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Training readies interventionists to be grandparented under new credential

January 24, 2014
by Gary A. Enos, Editor
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With requirements for a relatively new credential for interventionists becoming more stringent in a couple of months, several leading names in intervention have been sponsoring trainings to help interventionists move closer to becoming certified under the less demanding rules.

Ken Seeley of Intervention 911, John Southworth of Southworth Associates and Caroline Smith of Pine Grove Behavioral Health will conduct a training hosted by Delray Recovery Center Jan. 30-Feb. 1 in Delray Beach, Fla. The training offers 28 continuing education hours, a major step toward fulfilling educational requirements under the Certified Intervention Professional (CIP) credential managed by the Pennsylvania Certification Board.

When the one-year anniversary of the credential's introduction is reached this April 1, educational and experience standards alone will no longer suffice for the CIP, as all new applicants for the credential at that time will be required to take an examination as well.

The CIP's establishment in 2013 added another opportunity for legitimizing a discipline within the addiction community that has been unregulated and is prone to receiving criticism over inconsistent or questionable practices. Ironically, says interventionist Eric McLaughlin of Intervention 911, only about 1 in 20 families ever ask to review a prospective interventionist's background before enlisting the person's help in shepherding a loved one to treatment.

“I don't know if people really understand what we do,” says McLaughlin. “The public doesn't think of interventionists in the same way that they think of doctors or therapists.”

At the same time, McLaughlin says, the work interventionists are doing is becoming increasingly complex, as the profile of an individual with one presenting problem has generally given way to the client with multiple diagnoses. Some information in the trainings addresses process addictions and mental health diagnoses as well as substance addiction issues, he says.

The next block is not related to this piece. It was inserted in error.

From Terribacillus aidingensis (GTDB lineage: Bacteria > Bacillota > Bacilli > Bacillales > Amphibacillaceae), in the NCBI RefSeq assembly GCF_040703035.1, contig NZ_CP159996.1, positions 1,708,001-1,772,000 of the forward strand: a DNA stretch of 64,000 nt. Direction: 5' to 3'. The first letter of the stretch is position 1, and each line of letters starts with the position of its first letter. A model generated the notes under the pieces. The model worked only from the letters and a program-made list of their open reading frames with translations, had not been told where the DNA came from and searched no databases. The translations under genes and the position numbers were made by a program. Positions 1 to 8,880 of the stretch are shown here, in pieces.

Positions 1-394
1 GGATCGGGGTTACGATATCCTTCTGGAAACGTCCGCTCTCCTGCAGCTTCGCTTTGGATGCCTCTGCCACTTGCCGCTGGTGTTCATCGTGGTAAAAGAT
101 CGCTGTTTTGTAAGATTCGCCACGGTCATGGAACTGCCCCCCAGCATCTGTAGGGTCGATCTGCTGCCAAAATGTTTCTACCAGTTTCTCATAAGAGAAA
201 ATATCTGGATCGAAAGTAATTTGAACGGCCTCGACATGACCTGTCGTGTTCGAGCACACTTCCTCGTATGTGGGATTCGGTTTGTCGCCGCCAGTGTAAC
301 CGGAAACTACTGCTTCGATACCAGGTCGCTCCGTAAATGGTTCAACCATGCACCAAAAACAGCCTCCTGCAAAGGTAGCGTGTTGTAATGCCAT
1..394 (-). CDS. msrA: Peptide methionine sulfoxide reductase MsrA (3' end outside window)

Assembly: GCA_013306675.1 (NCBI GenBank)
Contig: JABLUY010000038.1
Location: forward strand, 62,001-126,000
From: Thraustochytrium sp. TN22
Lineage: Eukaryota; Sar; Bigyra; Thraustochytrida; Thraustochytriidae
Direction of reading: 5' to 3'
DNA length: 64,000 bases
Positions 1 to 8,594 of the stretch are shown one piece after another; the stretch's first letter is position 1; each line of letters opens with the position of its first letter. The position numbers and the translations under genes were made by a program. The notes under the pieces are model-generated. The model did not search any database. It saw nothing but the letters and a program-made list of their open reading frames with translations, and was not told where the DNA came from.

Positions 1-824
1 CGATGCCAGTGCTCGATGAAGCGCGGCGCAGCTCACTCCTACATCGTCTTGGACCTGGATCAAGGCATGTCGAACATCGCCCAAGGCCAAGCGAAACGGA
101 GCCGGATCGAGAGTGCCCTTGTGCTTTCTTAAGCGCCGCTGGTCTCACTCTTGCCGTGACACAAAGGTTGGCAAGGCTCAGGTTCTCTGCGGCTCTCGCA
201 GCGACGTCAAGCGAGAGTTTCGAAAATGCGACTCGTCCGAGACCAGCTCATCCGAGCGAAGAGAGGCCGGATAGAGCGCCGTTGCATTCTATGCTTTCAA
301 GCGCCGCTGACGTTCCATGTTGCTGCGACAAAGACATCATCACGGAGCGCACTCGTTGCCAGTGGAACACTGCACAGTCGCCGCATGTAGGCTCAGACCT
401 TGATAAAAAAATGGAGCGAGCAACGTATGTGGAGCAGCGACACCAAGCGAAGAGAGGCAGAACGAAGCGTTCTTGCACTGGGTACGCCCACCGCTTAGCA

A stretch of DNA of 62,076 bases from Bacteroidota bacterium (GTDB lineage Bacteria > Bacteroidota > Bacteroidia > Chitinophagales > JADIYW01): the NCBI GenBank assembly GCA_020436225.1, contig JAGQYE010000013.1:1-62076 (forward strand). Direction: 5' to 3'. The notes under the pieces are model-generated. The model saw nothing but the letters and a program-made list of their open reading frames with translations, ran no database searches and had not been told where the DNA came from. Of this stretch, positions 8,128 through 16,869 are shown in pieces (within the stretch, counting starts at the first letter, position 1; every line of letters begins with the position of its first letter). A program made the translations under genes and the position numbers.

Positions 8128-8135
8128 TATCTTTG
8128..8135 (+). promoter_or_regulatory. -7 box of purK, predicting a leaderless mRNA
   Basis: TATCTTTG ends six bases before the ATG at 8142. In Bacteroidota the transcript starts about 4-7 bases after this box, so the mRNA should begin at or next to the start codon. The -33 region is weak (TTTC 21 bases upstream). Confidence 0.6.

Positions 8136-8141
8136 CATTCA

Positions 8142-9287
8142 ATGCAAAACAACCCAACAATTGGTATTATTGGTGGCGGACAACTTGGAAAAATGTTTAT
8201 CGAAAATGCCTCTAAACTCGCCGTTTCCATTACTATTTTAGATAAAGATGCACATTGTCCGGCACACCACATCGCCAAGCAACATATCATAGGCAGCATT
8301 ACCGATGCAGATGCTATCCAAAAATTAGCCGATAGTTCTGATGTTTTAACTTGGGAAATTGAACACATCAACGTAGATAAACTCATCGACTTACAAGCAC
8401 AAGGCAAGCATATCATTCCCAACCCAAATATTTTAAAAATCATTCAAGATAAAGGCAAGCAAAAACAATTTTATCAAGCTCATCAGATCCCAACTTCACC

“The Delray Recovery Center is thrilled to host such renowned professionals,” center chief financial officer Peter Walstrom said in a news release from the facility organizing the Florida-based training. “We in the industry have much to learn from each other, and we are proud to do our part to support these efforts.”

The CIP credential is available to interventionists regardless of where they live or work. Applicants who do not yet meet all requirements for the credential can receive Associate Intervention Professional status as they fulfill the mandates for the full certification, according to the Pennsylvania Certification Board.

There remains some division in the field over whether interventionists should have direct clinical experience. Officials with NAADAC's National Certification Commission for Addiction Professionals have taken the position that credential holders should have at least five years of clinical practice experience. But in last year's Addiction Professional special report on the intervention landscape, Intervention 911's Seeley disagreed with that perspective, saying, “Interventionists really aren't there to assess or to diagnose. What we're there to do is to get into a family system.”

A similar training event offering 28 continuing education hours will be hosted by Foundations Associates in Atlanta in late March. For more information about the Florida training, click here.